SJ Quinney College of Law, University of Utah

Utah OnLaw: The Utah Law Review Online Supplement


Stephen F. Ross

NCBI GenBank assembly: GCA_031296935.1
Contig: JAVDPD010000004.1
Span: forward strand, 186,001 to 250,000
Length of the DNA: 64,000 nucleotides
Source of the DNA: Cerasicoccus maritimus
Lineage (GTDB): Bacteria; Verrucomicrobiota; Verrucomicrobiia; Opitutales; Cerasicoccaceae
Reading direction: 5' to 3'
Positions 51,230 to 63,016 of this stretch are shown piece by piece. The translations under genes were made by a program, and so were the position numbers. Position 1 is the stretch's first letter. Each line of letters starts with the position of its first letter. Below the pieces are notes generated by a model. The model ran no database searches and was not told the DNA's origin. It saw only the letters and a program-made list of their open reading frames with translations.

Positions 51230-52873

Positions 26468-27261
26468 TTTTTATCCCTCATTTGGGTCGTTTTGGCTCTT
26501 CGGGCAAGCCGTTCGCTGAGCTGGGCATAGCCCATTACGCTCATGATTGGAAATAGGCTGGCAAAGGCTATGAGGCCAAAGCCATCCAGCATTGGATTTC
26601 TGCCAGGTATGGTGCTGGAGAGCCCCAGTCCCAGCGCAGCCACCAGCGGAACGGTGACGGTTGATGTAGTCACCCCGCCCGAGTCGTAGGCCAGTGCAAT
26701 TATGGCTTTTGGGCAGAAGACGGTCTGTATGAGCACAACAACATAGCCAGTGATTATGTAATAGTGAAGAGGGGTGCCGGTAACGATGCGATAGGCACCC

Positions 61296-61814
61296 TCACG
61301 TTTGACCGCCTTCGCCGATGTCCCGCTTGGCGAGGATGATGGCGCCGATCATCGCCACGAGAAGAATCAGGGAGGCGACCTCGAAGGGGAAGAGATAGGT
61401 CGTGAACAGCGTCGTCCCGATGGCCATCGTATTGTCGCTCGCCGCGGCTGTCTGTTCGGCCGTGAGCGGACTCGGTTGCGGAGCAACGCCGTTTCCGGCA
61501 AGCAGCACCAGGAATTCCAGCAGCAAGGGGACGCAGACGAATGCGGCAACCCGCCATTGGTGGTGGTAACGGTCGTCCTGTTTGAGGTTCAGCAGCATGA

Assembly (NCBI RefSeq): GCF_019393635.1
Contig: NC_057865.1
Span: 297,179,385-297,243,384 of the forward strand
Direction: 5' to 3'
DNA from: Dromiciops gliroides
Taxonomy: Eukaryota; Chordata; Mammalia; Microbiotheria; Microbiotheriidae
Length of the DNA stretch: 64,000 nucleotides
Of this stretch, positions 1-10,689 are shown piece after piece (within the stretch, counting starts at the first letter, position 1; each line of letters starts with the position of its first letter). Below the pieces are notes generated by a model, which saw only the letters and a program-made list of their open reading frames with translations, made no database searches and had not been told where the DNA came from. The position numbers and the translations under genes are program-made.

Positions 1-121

Short of its two critical premises—that sports labor restraints may harm players but benefit fans and the sport’s popularity, and that the Sherman Act must always step aside to protect the “entire collective bargaining process”—Professor LeRoy’s thorough research loses much of its normative force. This provocative contribution is particularly revealing in one respect that he does not explicitly mention, however, akin to Sherlock Holmes’ famous insight that the telling clue was that the sleeping dog did not bark.34 All of the lawsuits Professor LeRoy studied involved challenges by union-represented players; none involved challenges by the principal beneficiaries of the Sherman Act (sports fans)35 or, on their behalf, federal or state attorneys general. Even Judge Edwards, whose lower court opinion in Brown I was affirmed by the Supreme Court, acknowledged that under Jewel Tea a “crucial determinant” in a balanced accommodation of labor and antitrust is the “relative impact on the product market and the interests of union members.”36 This perhaps suggests that the accommodation that Jewel Tea requires would be relevant in litigation brought by consumers, who would be required to show (as was true in that landmark case) an actual anticompetitive effect in the product market—the content of sports league championship series.